other Christian and noble Potentates who haue maineteyned fauoured preferred the Ministers that stande for ReformatioÌ And whether here in England the Right honorable Sir Nicholas Bacon L. Keeper the Earles of Bedforde Warwicke and Leicester Sir Frauncis Walsingham Sir Water Mildmay Sir Amias Paulet other right noble Lords Councellours Countees and Countesses would haue couÌtenanced and protected the Ministers that seeke Reformation if they had perceiued them to be enemies to the Queene aâd state worse then papistes and miscreantes And whether our Prelates be more trustie to hir Maiesty and prouident to auoide daunger then those excellent personages were 40 Quaere whether a Minister ought not to admonish the mightiest Prince of his duty refuse to administer the Sacrament vnto him if he be a notorious offendour and pronouÌce him to be no member of Christ in the Communion of Saints if he continue obstinate in open crimes And whether vnder the Lawe Dauid and other Princes were not subiect to ceremoniall expiations and the spirituall power of Priestes and Prophets And whether Ambrose did well in vsing like authority towardes an Emperour And lastly whether Zanchius Caluin Bucer Nowell Iewell Bilson and Bridges approuing the like be traytours popes and tyrants 41 Quaere why there may not be vnder a Christian Magistrate Pastours Teachers Elders Deacons and widowes aswell as Parsons Lectures or Schoolemaisters Church Wardens Chauncellours Collectours for the poore and Hospitall Women seeing these doe and may execute in authority and power the whol forme of Church-gouernement desired though their practise thereof is infinitely corrupted against the Canons of the Apostles to the daunger of the Church and dishonour of the Realme 42 Quaere whether the Ecclesiastical High Commission be not in effect an Eldership wherein some gouerne with ministers who by profession are temporall Lawiers Ciuillians meere lay men And whether their gouernement consisting of spirituall and temporall persons be a Medley a Linsie woolsie Discipline as the RemonstraÌce calleth the Eldership which is now desired 43 Quaere If the sole gouernement of a Bishop in a Dioces bee sufficient and most agreeable to Gods worde why is there an Ecclesiasticall Commission standing of many persons ciuill and Ecclesiasticall or if an Ecclesiasticall Commission be needefull in a Realme who in a prouince if in a Prouince why not in a Dioces if in a Dioces why not in a Deanrie if in a Deaârie why not in a Parishe Lasty why might there not without absurditie and breach of true vniformitie be planted in some places already capable a Consistory or commission of Elders though the like cannot presently be accompliâhed in all seeing there be newe ecclesiasticall Commissions erected Deanes and Chapters Broken musicke and Organes in some places not in other Hearken you Sages and Iudges of the lawe it is expected at your hands that you see Euen Iustice done to all her Highnes subiectes rich and poore without regard to any person papist Protestant puritane or other If you suffer her maiesties subiected that sue for iustice to be cited punished imprisoned vexed and molested against lawe by any Prelate or ecclesiasticall iudge whatsoeuer doe incurre the breach of your oath are in her maiesties mercy for your bodies landes and goods Pereat mundus fiat Iustitia ãâ¦ã a ãâ¦ã ãâ¦ã ãâ¦ã b 25. H. 8. ca. 19. â E â ca 11. ãâ¦ã ãâ¦ã c ãâ¦ã d pag. 29. e pag. 80. f pag. 57. g pag. 20. h pag. 22. i pag. 27. k pag. 31. l pag. 43. m pag. 47. n pag. 81. o 1. Eli. 2. c. â ãâ¦ã p 5 6. ãâ¦ã q 1. Eliz. c. 2. r Bââke of ordering Ministers ãâ¦ã s ãâ¦ã ãâ¦ã ãâ¦ã t ãâ¦ã u ãâ¦ã x Caâon dis pag â0 y ãâ¦ã The Bb sâould aswell vse pastorall staueâ ãâ¦ã z ãâ¦ã pag. 679. ãâ¦ã a ãâ¦ã b Disputat Mat. ãâã pag. 83. c Admoni ag ãâ¦ã pag. 53 1. eds ãâ¦ã d Ibid pa. 99. Ibi pa. 139. f ãâ¦ã Puniââment of Adulâerie g ãâ¦ã ãâ¦ã ãâ¦ã h ãâ¦ã i ãâ¦ã k Ibid p. 135. l ãâã pag. 166. m pag. 9. ãâ¦ã ãâ¦ã n ãâ¦ã o ãâ¦ã ãâ¦ã ãâ¦ã ãâ¦ã ãâ¦ã ãâ¦ã ãâ¦ã ãâ¦ã 1. Sam. 21. ãâ¦ã ãâ¦ã D. Bridges ãâ¦ã p ãâ¦ã D Bridges ãâ¦ã q Of the Princ. Supre pag 359. r Defence of gouernment pag. â48 c. s âbid pag. 281. 372. ãâ¦ã t ãâ¦ã ãâ¦ã x ãâ¦ã y ãâ¦ã z ãâ¦ã a ãâ¦ã b ãâ¦ã c ãâ¦ã d ãâ¦ã e ãâ¦ã f ãâ¦ã g ãâ¦ã h ãâ¦ã i ãâ¦ã k ãâ¦ã l ãâ¦ã m ãâ¦ã n ãâ¦ã o ãâ¦ã ãâ¦ã ãâ¦ã p ãâ¦ã q ãâ¦ã r ãâ¦ã s ãâ¦ã t ãâ¦ã ãâ¦ã ãâ¦ã ãâ¦ã y ãâ¦ã a ãâ¦ã b ãâ¦ã c ãâ¦ã ãâ¦ã d ãâ¦ã e ãâ¦ã f ãâ¦ã g ãâ¦ã ãâ¦ã h Ibid pa. 4â i Ibid. pag. 57. ãâ¦ã k ãâ¦ã ãâ¦ã a ãâ¦ã b ãâ¦ã c ãâ¦ã d ãâ¦ã e ãâ¦ã f ãâ¦ã g ãâ¦ã h ãâ¦ã i ãâ¦ã h ãâ¦ã ãâ¦ã m ãâ¦ã n ãâ¦ã o ãâ¦ã p ãâ¦ã q ãâ¦ã r ãâ¦ã s ãâ¦ã t ãâ¦ã u ãâ¦ã w ãâ¦ã x ãâ¦ã y ãâ¦ã ãâ¦ã a ãâ¦ã b ãâ¦ã c ãâ¦ã d ãâ¦ã e ãâ¦ã f ãâ¦ã g ãâ¦ã h ãâ¦ã i ãâ¦ã k ãâ¦ã l ãâ¦ã m ãâ¦ã n ãâ¦ã m Table of all n ãâ¦ã o ãâ¦ã p ãâ¦ã q ãâ¦ã ãâ¦ã r ãâ¦ã ãâ¦ã t ãâ¦ã u ãâ¦ã w ãâ¦ã x ãâ¦ã y ãâ¦ã z ãâ¦ã a ãâ¦ã b ãâ¦ã c ãâ¦ã d ãâ¦ã e ãâ¦ã f ãâ¦ã g ãâ¦ã h ãâ¦ã i ãâ¦ã k ãâ¦ã l ãâ¦ã m ãâ¦ã n ãâ¦ã o ãâ¦ã p ãâ¦ã q ãâ¦ã ãâ¦ã ãâ¦ã ãâ¦ã ãâ¦ã r ãâ¦ã s ãâ¦ã t ãâ¦ã ãâ¦ã ãâ¦ã ãâ¦ã ãâ¦ã ãâ¦ã ãâ¦ã ãâ¦ã ãâ¦ã ãâ¦ã ãâ¦ã ãâ¦ã a Ser pag. 83. b ãâ¦ã ãâ¦ã ãâ¦ã c ãâ¦ã d ãâ¦ã The Bb. be not one of the threâ states e ãâ¦ã ãâ¦ã f ãâ¦ã g ãâ¦ã ãâ¦ã h ãâ¦ã i Dorm Rep. pag. ãâã k Act. and Mân pag â21 l ãâ¦ã m ãâ¦ã a D With pag. 309. ãâ¦ã b ãâ¦ã c ãâ¦ã The Seekers of ãâ¦ã a Esa. â6 10. Vnprâaching ministers b Esai 56. 10. ãâ¦ã Priestes c ãâã 44. 8. ãâ¦ã d Esa. 56. 11. ãâ¦ã e ãâ¦ã ãâ¦ã f 1 King 15. 14 ãâ¦ã g ãâ¦ã ãâ¦ã The Seekers of ãâ¦ã Color of canâââ ãâ¦ã d ãâ¦ã ãâ¦ã e Admoniâ aga M. M. 183. f D ãâ¦ã A Priest and Bish by Gods ãâ¦ã g ãâ¦ã pag. 281. ãâ¦ã pag 18. Admonit agai M. M. pag. 44 h Cont. Haeres lib. 3. ãâ¦ã 75. i ãâ¦ã pag. 668. 748. ãâã Whiâak Con. Duâ pag. 447. ãâ¦ã Tim. 5. Harding Def. ãâã pag. 2â0 Staâleton Bridg. of Princ. Supr pag. 359. ãâ¦ã k In 1. Tim 3. 2. 1. Tim. 5. 17. 1. Tim 3. 1. What the law ãâ¦ã See the statââ l ãâ¦ã m ãâ¦ã n ãâ¦ã ãâ¦ã o ãâ¦ã p ãâ¦ã q ãâ¦ã r ãâ¦ã s ãâ¦ã t ãâ¦ã ãâ¦ã w ãâ¦ã x ãâ¦ã y ãâ¦ã ãâ¦ã z ãâ¦ã a ãâ¦ã b ãâ¦ã c ãâ¦ã d ãâ¦ã e ãâ¦ã f ãâ¦ã g ãâ¦ã h ãâ¦ã i ãâ¦ã k ãâ¦ã l ãâ¦ã m ãâ¦ã n ãâ¦ã o ãâ¦ã p ãâ¦ã q ãâ¦ã r ãâ¦ã ãâ¦ã s ãâ¦ã t ãâ¦ã ãâ¦ã w ãâ¦ã x ãâ¦ã y ãâ¦ã z ãâ¦ã a ãâ¦ã b ãâ¦ã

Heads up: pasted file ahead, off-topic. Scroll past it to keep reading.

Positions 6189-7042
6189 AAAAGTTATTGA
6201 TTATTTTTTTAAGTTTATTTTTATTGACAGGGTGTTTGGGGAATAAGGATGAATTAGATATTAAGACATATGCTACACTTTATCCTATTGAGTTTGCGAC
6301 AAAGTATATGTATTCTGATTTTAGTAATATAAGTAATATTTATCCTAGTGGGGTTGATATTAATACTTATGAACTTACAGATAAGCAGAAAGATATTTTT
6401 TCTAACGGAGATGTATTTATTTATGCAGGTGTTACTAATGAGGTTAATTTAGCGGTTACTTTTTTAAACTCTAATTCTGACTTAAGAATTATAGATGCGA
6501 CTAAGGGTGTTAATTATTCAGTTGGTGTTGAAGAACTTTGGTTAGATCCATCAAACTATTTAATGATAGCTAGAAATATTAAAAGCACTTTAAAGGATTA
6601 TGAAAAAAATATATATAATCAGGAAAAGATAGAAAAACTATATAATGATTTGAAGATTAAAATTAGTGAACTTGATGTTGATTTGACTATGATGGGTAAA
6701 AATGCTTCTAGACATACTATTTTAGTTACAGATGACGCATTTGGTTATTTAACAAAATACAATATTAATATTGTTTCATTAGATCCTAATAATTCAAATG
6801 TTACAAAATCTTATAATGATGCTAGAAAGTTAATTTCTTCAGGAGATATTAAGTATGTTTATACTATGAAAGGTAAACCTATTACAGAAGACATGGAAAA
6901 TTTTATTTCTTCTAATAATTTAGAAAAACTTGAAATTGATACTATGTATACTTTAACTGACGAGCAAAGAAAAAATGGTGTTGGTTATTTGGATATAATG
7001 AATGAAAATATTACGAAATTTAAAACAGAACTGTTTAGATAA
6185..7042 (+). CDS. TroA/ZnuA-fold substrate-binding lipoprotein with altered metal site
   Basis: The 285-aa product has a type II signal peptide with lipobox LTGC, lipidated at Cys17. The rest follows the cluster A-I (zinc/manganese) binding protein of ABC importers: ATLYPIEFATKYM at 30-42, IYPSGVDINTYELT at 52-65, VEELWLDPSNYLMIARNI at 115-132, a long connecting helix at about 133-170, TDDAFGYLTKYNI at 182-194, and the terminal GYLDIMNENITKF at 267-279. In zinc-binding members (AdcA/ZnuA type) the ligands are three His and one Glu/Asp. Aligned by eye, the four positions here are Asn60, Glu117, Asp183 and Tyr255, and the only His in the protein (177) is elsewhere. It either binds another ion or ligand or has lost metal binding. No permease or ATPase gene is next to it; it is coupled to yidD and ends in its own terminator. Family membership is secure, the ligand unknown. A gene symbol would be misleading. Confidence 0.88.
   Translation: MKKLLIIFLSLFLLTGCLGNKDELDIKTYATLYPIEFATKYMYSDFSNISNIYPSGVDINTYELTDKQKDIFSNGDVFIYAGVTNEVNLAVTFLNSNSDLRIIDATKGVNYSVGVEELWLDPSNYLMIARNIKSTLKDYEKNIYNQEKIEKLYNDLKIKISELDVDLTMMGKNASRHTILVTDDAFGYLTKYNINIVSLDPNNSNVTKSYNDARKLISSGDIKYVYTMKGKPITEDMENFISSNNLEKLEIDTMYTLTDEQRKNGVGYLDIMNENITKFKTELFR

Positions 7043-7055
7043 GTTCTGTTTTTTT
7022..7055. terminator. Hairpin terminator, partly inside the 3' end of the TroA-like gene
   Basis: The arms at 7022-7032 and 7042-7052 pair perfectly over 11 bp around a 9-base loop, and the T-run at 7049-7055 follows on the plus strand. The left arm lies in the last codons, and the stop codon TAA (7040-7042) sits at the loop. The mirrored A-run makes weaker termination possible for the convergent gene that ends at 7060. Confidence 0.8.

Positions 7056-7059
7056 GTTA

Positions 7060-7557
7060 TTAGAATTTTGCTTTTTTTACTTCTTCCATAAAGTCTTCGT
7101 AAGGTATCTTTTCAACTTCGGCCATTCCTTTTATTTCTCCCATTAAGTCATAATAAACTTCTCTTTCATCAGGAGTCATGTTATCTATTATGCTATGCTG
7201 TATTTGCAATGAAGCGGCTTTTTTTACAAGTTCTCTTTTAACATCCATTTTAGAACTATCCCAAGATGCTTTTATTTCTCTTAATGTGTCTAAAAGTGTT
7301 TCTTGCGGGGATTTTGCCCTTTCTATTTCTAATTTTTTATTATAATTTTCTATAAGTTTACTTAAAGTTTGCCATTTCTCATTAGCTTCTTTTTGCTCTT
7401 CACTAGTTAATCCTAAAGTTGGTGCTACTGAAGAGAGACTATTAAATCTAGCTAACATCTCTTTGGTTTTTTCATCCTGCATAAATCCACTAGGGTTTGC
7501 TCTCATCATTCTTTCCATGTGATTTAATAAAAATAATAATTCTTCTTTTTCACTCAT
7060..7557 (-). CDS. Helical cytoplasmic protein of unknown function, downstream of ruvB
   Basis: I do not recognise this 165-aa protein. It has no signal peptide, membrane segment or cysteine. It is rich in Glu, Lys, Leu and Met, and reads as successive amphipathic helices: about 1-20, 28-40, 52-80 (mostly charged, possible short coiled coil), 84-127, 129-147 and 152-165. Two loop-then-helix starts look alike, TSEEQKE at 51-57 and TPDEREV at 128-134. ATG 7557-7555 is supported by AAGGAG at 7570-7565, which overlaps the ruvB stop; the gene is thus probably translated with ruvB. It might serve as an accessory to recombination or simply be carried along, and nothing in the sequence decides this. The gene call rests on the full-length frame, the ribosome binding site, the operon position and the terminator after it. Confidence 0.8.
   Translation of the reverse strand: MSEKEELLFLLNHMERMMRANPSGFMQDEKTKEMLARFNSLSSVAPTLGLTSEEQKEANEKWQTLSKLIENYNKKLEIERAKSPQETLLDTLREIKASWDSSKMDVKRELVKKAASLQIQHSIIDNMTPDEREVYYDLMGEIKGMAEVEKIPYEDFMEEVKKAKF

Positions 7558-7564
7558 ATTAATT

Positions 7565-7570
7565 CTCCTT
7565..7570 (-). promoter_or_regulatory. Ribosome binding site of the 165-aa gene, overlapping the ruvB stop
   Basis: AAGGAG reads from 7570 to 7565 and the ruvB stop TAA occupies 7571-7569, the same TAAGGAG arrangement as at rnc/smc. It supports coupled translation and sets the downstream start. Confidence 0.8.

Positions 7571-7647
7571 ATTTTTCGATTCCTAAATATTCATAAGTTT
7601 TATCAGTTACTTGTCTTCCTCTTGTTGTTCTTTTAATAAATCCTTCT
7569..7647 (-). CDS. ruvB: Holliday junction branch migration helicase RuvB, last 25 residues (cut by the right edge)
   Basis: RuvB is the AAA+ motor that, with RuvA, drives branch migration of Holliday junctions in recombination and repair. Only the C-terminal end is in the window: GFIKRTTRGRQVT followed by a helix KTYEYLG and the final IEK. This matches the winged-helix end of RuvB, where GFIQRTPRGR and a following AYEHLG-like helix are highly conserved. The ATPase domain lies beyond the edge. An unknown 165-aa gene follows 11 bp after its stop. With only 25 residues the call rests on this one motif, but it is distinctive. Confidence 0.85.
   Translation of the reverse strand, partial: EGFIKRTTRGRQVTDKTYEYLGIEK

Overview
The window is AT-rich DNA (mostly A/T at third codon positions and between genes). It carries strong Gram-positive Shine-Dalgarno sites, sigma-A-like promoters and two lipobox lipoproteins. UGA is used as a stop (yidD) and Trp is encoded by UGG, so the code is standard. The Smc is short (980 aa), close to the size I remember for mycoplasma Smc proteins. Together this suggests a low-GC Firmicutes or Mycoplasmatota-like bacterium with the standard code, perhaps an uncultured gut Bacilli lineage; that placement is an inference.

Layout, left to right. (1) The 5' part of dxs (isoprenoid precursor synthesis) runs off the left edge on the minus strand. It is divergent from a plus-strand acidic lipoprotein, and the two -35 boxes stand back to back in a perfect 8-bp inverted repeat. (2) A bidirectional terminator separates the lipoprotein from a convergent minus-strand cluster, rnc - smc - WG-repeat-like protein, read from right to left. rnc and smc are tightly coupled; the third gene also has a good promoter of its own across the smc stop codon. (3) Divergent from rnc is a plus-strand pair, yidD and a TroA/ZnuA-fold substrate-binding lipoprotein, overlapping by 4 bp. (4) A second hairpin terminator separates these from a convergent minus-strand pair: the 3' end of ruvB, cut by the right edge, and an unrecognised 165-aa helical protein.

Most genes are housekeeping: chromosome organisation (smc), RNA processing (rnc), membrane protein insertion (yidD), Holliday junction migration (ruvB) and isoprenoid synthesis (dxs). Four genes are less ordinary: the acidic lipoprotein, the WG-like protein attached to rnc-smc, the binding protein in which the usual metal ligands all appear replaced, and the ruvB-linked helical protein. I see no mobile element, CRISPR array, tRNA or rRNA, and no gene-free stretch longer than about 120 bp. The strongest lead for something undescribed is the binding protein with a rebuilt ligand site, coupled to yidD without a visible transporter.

Reformation as felons that yet it is Expedient I answere that if such law be admitted it will be the most daungerous perillous practise that euer was receiued within this Realme of Englande For neither the Prince the Councellours the Magistrates Bishops Iudges or best subiectes can liue in security If men may violate law and iustice vpon a colour or pretence of Expediencie what endlesse mischieâes may insue vnto the common wealth What kinde of president would this be to al succeding ages To what purpose haue our auncestours prouided that there shoulde bee euery yeare or oftner a Parliament to supply the defectes of law if vppon a surmise of experiencie men might goe beyond the listes and limites of lawe If the reuerende Iudges of the lande who ought to preserue the integrity and honour of the lawe shoulde admit any such learning besides that it would ouerthrow both the common and statute law it would indaunger the keeping of their oth giue their goods landes and liues to the Princes pleasure Some will expect that I shoude answere the charge against the writer of the Demonstration if one man made both the Epistle and the booke which I haue not as yet hearde to bee proued but seeing he is conuicted by the verdict of 12. men the proceeding against him notoriouslie knowen the accusation and woordes wherevpon hee was conuicted in euerie mans mouth I leaue it to the iudgement of the great day when the Iudge all Iudges shalbe iudged before the Iudge of heauen and earth who will rewarde euery man according to that which he hath done good or ill Precious in the eies of the Lorde is the death of his Saintes O earth thou canst not couer bloude It still cryeth in the eares of the Lord for vengeance saying How long Lorde holy and true doest not thou Iudge and auenge our bloude on them that dwell on the earth Surelie he that preserueth the haires of the head and putteth the teares of his seruantes into a bottel will much more preserue in his bottel the drops of the bloude that fall from the bodies of his saintes Therefore be warned bee wise and take heede what you doe ye Iudges of the earth It is one thing to deale with a theefe and murtherer another thing to iudge a Minister preacher of the Gospell of Christ your redeemer and that in matters of religion wherein God knoweth you haue small vnderstanding Thus haue I runne ouer the obiections made to proue the writers of Reform against the Hierarchie to bee diffamers of hir Maiestie and rebelles I will proceede a little further to shew that if men would be curious in their writings that deale for the Bb. and if their wordes were a little inforced as they might be by M. Dolion or some such factor for the Bish I feare they might incurre the daunger of this âtatute as easily as others The Bb. in their booke doe write That it is not lawfull to bestowe such liuings vpon late men as are appointed by ãâã to Preachers of the worde Though this might stande good and yet ouerthrowe many of our Bb. states honors who preach not the word yet this doeth reproch hir Maiestie who doeth imploy some of the âb liuings oâtentimes to better vses then Bb doe bestowe them M. VVicleve that famous protestant taught another lesson ãâ¦ã And who will not thinke the superfluitie of a Bb. liuing better bestowed vppon such a man as Sir Frauncis Walsingham that right honorable Councelor and benefactor of the Church and Countrie then vppon any Bb. that referreth al abondance to the aduancement of his house and posteritie D. Brâages mainteineth in writing That a Priest maie haue a moderate Lordely iurisdiction ouer all the Lordes allotment and ãâã Which implieth and externall âordely iurisdiction ouer hir Maiestie vâles he will say That she is none of Gods heritage both which might be made a daungerous doctrine D. Bancroft writeth That her Mâiestie is a Pâty pope and ascribeth to hir all the iurisdiction that the Pope euer had by vsurpation M. Iewell saieth That the popish Prelates gaue K. Henrââ the 8. the strange and vnvsed âule of head of the Church to bring him into the slander and taske of the worlde And the Parliament for auoyding scandale changed the title of Supreme heade to Suprem Gouernour If Maist. Iewell misliked that thâ Queene should be called Supreme heade what would he haue thought of Pety pope or howe can the Parliament beare this Do not the Protestantes detest in the pap their woman pope The Archb. of Canterb. would bee displeased and I can not blame him if a man should call him Pope Notwithstanding the Pope saide of one of his predecessors Includamus hunc in orbe nostro tanquam ãâã orbis Papam Let vs include this Aâselme in our woorlde as Pope of another worlde meaning great Britaine called by the auncient writers a world by it selfe yet it is thought nothing to call hir Maiestie a Peây pope Doctor Whitakers sayeth That the Name authoritie and person of the Pope all Protestantes doe abhorre and accurse to the Prince of darknesse whence it came The papistes doe slaunder hir Maiestie to be a Pope or Pety pope but M. Nowell telleth the papistes and D. Bancroft also That wee doe not teach that the Princes be either Popes or Pety popes The papistes also doe abuse hir Highnes as D. Bancroft doeth saying That vve take the Supremacie from the Pope and giue it to the Prince But Doctor Rainolds aunswereth That the Supremacie which vvee take from the Pope vve giue to no mortali creature Prince or other But D. Banc. who thinketh himselfe a great Clerke as if he were a deeper Diuine then either M. Nowell or M. Rainolds whom he vseth to call a Precâfian maketh hir Maiestie a Petie pope assigneth hir not some of the Popes power but ALL honors dignities preeminences iurisdâctions priuileges authorities profites and commodities which by vsurpation did at anie time appertaâe vnto the Pope If a man can diffame by foolishe flatterie then D. Bancâs the most notorious diââamer of hir Maiestie in al England Neither lawe reason religion or good manners doeth waârant this God forbid that like extremity were extended for these faultes as hath bin vsed against the Seek of Reformat I doe not recount them for that purpose but onely that the Bb. and their friendes seeing their owne case if hir Maiestie vvere not mercifull may deale more curteously with their brethren Conclusion Considering the doubtfulnes of these controuersies I trust your Maiesty will take some good order for the peaceable debating compounding of them In the meane time we hope that these things which are here writen being well weighed your gratious and tender heart will neuer suffer one drop of bloud to fall to ground for these causes of Reform till